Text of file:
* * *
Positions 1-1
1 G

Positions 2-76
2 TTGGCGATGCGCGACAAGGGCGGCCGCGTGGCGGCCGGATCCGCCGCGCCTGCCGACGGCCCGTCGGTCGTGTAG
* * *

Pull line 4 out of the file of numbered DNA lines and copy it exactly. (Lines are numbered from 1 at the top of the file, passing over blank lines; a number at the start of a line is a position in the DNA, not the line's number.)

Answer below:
2 TTGGCGATGCGCGACAAGGGCGGCCGCGTGGCGGCCGGATCCGCCGCGCCTGCCGACGGCCCGTCGGTCGTGTAG